In 1977, when 'Star Wars' and 'Close Encounters' were ushering in the age of the blockbuster, a much quieter revolution was taking place in Watts. Charles Burnett (best known for 1990’s 'To Sleep with Anger'), completing his thesis film for UCLA, made one of cinema's greatest evocations of everyday life, capturing the quotidian details of children at play, a man’s emotional withdrawal, the insidious effects of poverty.
'If ["Killer of Sheep"] were an Italian film from 1953, we would have every scene memorized,' Michael Tolkin once said. Yet rather than basking in instant name recognition, Burnett’s masterpiece only belatedly receiving a proper theatrical release.
Coming right after the blaxploitation craze of the early to mid-’70s and more than a decade before the in-the-hood phase of the early ’90s, 'Killer of Sheep' explores what it means to be a man, a woman, a child just barely eking out a marginally comfortable existence. Stan (Sanders), the increasingly beleaguered paterfamilias who toils in an abattoir, finds fleeting pleasure in dancing with his wife (Moore) before pulling away, or in the caress of his young daughter (Angela Burnett, the director’s child—one of the most preternaturally talented performers ever seen).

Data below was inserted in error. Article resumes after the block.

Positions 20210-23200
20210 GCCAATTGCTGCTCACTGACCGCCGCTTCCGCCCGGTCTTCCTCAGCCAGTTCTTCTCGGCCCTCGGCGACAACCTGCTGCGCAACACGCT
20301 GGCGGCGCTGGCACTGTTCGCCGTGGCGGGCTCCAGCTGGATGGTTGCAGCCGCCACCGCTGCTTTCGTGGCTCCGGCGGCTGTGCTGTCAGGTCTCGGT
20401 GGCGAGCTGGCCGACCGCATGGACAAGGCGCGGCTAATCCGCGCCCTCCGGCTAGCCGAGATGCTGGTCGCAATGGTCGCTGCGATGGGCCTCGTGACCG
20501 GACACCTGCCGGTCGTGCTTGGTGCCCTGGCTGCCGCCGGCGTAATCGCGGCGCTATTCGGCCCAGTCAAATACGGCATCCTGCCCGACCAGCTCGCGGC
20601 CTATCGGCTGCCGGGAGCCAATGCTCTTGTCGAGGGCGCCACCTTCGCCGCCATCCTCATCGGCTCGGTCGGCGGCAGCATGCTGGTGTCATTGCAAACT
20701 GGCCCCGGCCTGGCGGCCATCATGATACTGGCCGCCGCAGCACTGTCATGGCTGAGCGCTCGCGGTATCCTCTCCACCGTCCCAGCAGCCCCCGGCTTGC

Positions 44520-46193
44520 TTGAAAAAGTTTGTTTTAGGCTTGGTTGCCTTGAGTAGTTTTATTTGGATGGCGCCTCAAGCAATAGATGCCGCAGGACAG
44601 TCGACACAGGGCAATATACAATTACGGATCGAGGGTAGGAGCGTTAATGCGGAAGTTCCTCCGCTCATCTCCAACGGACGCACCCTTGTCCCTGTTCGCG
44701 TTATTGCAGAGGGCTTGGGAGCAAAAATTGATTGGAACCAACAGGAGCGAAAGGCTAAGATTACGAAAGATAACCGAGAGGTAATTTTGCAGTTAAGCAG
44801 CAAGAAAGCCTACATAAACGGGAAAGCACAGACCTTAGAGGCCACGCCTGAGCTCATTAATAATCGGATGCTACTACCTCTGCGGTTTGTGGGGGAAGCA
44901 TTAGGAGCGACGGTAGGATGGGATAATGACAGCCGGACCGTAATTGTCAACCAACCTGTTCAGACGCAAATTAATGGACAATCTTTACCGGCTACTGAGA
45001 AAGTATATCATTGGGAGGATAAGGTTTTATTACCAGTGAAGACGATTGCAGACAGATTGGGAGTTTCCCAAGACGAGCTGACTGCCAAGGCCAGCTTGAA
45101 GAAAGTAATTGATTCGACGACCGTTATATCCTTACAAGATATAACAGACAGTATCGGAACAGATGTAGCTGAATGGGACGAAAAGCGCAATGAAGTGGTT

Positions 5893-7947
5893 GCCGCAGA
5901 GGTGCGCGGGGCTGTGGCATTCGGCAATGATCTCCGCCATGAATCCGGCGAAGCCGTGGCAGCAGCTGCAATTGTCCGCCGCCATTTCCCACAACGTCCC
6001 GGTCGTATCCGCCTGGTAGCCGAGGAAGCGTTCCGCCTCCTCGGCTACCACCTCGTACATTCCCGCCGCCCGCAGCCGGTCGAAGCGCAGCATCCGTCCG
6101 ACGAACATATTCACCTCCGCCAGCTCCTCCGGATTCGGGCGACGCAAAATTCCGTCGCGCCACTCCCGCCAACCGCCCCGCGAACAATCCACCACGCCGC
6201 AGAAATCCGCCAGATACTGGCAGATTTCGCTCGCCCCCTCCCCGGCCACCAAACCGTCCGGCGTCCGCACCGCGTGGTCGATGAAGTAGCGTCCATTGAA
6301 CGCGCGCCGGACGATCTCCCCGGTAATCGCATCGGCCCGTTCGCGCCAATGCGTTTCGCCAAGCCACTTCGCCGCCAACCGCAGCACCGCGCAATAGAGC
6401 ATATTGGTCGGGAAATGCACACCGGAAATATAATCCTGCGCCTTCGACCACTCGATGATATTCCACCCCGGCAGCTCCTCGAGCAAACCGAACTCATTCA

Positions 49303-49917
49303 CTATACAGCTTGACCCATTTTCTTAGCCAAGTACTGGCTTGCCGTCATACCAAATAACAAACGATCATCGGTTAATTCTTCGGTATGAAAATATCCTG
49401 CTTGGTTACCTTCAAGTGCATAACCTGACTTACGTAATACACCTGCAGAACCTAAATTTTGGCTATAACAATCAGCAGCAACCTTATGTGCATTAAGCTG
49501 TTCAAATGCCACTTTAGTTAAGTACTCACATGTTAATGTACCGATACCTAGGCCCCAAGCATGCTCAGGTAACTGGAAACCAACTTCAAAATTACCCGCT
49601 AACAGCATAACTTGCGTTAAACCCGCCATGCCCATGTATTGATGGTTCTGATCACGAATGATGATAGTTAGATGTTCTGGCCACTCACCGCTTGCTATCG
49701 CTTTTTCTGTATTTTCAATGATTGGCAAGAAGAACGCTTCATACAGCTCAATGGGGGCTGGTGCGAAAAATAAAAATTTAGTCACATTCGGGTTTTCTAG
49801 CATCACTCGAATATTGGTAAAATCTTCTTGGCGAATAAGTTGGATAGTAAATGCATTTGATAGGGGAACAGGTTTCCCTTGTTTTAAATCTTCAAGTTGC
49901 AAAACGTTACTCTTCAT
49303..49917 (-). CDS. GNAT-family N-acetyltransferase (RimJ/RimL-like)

Almost every scene is accompanied by a song that deeply enhances its resonance: Stan’s daughter sings along joyously off-key to Earth, Wind & Fire’s “Reasons”; Dinah Washington’s “This Bitter Earth” plays during the aforementioned dance and as Stan hoses down sheep entrails. “Today you’re young / Too soon you’re old,” goes the latter tune—a sentiment perfectly realized in Burnett’s perfect film.
Cast and crew
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I don't remember when the last film was given 6* in TO and I had such high hopes, but alas... "...film offers a firm rebuttal to black stereotypes in cinema while rendering the torpor of the daily grind as a prolonged and beautiful struggle for survival." - Watching this film was less beautiful and more struggle "In terms of story, thatâ€™s pretty much it (a series of jokes, social encounters and family â€˜scenesâ€™ that coalesce to create a rich and realistic depiction of black urban America), but for a film in which each frame bursts with texture, mood and an aching sensitivity towards lifeâ€™s small moments of pain and euphoria, thereâ€™s little need for more." - Somehow pain and aching are the words that first come in mind after watching "As Stan toils, local youths pass the time in disused railway sidings, scuttling about aimlessly, throwing stones, fighting and laughing: these scenes are as rhapsodic as any in Malickâ€™s â€˜Days of Heavenâ€™." - I'd say the stress is on "pass time" and "aimlessly" then on rhapsodic Some good music though. A good dÃ©but film on a low budget, but it is an insult to many brilliant films out there that TO marked 3* or 4*.